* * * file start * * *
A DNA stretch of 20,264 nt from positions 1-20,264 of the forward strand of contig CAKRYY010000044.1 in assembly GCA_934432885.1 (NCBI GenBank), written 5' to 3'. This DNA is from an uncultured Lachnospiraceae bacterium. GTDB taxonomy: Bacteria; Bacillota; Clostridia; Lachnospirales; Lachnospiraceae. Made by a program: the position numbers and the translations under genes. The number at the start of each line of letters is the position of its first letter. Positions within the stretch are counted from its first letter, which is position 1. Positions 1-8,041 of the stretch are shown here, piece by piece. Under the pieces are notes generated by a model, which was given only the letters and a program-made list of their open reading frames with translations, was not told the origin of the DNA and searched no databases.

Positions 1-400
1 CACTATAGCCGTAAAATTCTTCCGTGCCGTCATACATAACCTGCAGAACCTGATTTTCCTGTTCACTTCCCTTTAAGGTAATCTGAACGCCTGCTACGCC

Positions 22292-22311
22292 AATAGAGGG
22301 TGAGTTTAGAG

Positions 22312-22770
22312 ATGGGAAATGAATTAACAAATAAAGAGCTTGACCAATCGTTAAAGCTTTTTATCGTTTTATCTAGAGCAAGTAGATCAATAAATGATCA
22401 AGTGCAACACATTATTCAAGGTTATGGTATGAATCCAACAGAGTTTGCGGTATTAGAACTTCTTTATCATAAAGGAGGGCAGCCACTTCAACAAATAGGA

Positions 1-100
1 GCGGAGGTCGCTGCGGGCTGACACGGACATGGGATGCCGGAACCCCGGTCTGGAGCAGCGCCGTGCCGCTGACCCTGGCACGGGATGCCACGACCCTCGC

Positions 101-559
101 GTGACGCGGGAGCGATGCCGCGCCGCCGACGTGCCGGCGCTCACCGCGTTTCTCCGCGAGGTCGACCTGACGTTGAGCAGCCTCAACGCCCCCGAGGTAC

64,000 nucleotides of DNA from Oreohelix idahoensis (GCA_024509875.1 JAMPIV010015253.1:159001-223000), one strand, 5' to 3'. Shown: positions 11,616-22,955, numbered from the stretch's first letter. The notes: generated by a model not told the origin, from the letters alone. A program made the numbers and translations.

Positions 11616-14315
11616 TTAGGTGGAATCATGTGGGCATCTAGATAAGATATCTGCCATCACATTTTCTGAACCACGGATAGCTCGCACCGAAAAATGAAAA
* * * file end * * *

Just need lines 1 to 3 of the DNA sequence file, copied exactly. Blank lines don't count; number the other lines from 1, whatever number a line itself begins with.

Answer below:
A DNA stretch of 20,264 nt from positions 1-20,264 of the forward strand of contig CAKRYY010000044.1 in assembly GCA_934432885.1 (NCBI GenBank), written 5' to 3'. This DNA is from an uncultured Lachnospiraceae bacterium. GTDB taxonomy: Bacteria; Bacillota; Clostridia; Lachnospirales; Lachnospiraceae. Made by a program: the position numbers and the translations under genes. The number at the start of each line of letters is the position of its first letter. Positions within the stretch are counted from its first letter, which is position 1. Positions 1-8,041 of the stretch are shown here, piece by piece. Under the pieces are notes generated by a model, which was given only the letters and a program-made list of their open reading frames with translations, was not told the origin of the DNA and searched no databases.

Positions 1-400
1 CACTATAGCCGTAAAATTCTTCCGTGCCGTCATACATAACCTGCAGAACCTGATTTTCCTGTTCACTTCCCTTTAAGGTAATCTGAACGCCTGCTACGCC